Cash-Strapped Cities Feeling the Pinch of Protests

This is a rush transcript from "Your World," October 17, 2011. This copy may not be in its final form and may be updated.


Well, like it or not, if Occupy Wall Street's protesting on your street, you will probably end up paying for it with cities deploying more officers to control the crowd, sometimes very rowdy and violent ones at that. Taxpayers are footing the overtime bills, to say the least.

My next guest warns that the longer these protests go on, the deeper the citywide cuts will be made to compensate for them.

Vincent Ignizio is the Republican New York City councilman. Councilman, good to have you.

VINCENT IGNIZIO (R), NEW YORK CITY COUNCILMAN: Good afternoon, Neil. How are you?


But, apparently, the costs, I guess this shouldn’t strike people as unusual, but many are surprised. They will be substantial, aren’t they?


This is a very difficult budget time for all of us, the nation, the state, and particularly the city. We face a 4.6 billion -- with a B -- dollar deficit next year and quite frankly we just cannot afford it.

The Bloomberg administration called it a dire fiscal financial situation. And now when you add a month-long protest of people camping out 24/7 with no end in sight, ultimately who will pay for it? You're going to pay for it. I'm going to pay for it. Our kids' schools will be cut back, and police overall will be cut back.

And then where's the city better off there? I really think we need to have a dialogue, no matter where you are on the Wall Street protests, on where we go from here with regards to the financial concern.

CAVUTO: I guess the concern was, last week, Councilman, that if they had gotten into Lower Manhattan and tried to clean out and clear the park where a lot of these folks were protesting, it might have incited something violent. We ended up getting some violence over the weekend when this proceeded to New York's Times Square. But having said that, do you think the authorities missed a golden opportunity then and now it's already too late to squelch this?

IGNIZIO: Neil, listen, I think we cannot have a 24/7, perpetual protest and campout in a park. Our parks close at dusk citywide.

This is a different situation because it’s a private. But, in the end of the day, there really has to be some concern for the bottom line by Wall Street protesters, city alike. Ultimately, to clean up the park and then have the false pretense of throwing people out I don’t think is the right way to go either, but we need to engage the protesters and the people who are trying to organize them to say, listen, at some point, the rubber’s got to meet the road. At what point does this protest end or take on a more manageable timeline?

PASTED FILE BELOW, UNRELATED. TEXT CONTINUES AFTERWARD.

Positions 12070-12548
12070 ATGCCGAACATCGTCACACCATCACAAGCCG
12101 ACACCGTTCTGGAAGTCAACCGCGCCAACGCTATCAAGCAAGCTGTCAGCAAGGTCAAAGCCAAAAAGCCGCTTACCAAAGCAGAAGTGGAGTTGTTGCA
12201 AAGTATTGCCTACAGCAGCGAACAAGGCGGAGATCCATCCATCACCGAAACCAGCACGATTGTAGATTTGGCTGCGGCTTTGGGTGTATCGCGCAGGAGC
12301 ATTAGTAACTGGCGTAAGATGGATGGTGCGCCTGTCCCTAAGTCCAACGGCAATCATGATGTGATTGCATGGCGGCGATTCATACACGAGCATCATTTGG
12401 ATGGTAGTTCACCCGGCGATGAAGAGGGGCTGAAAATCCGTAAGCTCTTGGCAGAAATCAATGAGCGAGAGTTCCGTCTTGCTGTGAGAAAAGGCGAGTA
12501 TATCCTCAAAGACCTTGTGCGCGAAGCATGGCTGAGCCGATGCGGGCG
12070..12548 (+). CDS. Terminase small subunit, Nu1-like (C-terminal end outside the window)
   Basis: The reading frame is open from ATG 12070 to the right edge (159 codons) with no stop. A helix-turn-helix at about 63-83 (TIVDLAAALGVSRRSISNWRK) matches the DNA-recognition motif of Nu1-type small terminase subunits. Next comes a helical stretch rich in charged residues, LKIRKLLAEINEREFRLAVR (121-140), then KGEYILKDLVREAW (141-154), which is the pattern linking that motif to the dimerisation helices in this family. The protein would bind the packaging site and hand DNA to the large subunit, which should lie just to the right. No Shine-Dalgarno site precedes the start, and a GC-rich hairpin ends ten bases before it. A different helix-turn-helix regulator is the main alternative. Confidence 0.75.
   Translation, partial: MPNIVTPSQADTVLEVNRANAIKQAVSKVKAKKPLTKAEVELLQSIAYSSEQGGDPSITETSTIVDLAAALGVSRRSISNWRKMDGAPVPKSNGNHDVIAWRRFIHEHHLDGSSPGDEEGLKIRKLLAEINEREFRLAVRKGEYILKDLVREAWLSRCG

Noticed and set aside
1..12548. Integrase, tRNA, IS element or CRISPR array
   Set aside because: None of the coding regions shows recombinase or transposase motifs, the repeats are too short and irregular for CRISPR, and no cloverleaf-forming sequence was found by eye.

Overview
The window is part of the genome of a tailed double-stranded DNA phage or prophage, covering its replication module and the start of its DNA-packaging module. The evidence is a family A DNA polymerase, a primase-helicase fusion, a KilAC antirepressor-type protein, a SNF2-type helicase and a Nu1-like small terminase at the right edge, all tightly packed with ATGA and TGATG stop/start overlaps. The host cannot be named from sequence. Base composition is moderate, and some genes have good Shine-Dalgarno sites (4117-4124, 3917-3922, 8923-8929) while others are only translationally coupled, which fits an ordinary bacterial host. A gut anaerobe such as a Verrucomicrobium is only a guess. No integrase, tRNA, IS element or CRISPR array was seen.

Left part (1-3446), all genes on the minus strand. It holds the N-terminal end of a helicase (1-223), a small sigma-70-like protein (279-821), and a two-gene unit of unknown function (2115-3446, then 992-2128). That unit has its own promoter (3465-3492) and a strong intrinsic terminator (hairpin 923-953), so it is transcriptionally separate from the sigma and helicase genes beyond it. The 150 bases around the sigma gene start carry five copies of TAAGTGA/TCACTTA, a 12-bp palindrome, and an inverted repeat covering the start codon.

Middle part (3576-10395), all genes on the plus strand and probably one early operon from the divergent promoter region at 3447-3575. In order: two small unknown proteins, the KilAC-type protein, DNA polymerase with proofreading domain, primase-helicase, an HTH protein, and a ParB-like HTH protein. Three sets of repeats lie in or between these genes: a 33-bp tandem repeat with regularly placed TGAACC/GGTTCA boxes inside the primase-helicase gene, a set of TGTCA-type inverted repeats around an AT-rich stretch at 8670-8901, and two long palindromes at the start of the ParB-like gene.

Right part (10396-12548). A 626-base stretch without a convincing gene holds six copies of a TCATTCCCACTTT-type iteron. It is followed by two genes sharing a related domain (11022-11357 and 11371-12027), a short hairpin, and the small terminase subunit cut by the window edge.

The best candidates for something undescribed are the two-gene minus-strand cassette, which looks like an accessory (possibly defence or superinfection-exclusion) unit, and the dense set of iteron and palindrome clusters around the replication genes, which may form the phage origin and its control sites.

CAVUTO: All right, but, obviously, it has taken on a life of its own, as you say, Councilman. A month into this and all the costs associated with just sort of trying to contain this is adding up. Now what do you think is compromised, let's say, just in your neck of the woods as a result?

IGNIZIO: Well, I mean, the police officers that are assigned here in the great borough of Staten Island are being deployed to the Wall Street protests.

And that's people, cops that we don’t have on the street here. The overtime budget -- the mayor just cut and said we had a dire situation and cut 2 percent off the overall budget. That comes right out of people’s services that they get. When you add this on top of it, Neil, I mean, it's ultimately going to cost more tax dollars and it's going to limit service for everybody else in the city.

CAVUTO: Do you worry finally, sir, that it has gotten to be a global trend, though, that if you have been to Athens or Madrid or Rome, you have these various sort of tenements or tent cities being set up, and that this is sort of like the new -- right now, and then that is the worry in Manhattan, that we're going to see something like this akin to a tent city, if not worse, in Lower Manhattan, if not elsewhere?

IGNIZIO: This cannot be the new normal. Ultimately, the city doesn’t have the funds for it.

And you just camp out on a public park in perpetuity without a recourse or without really a result. In the end of the day, my question, Neil, is, when does it end? Does winter end this? Does the spring end it? Does the hot summer months end it? At what point do we stop seeing Manhattan be utilized as a camp for these protests?

CAVUTO: Thank you, Councilman. We'll watch closely.

IGNIZIO: All right, Neil, thank you.

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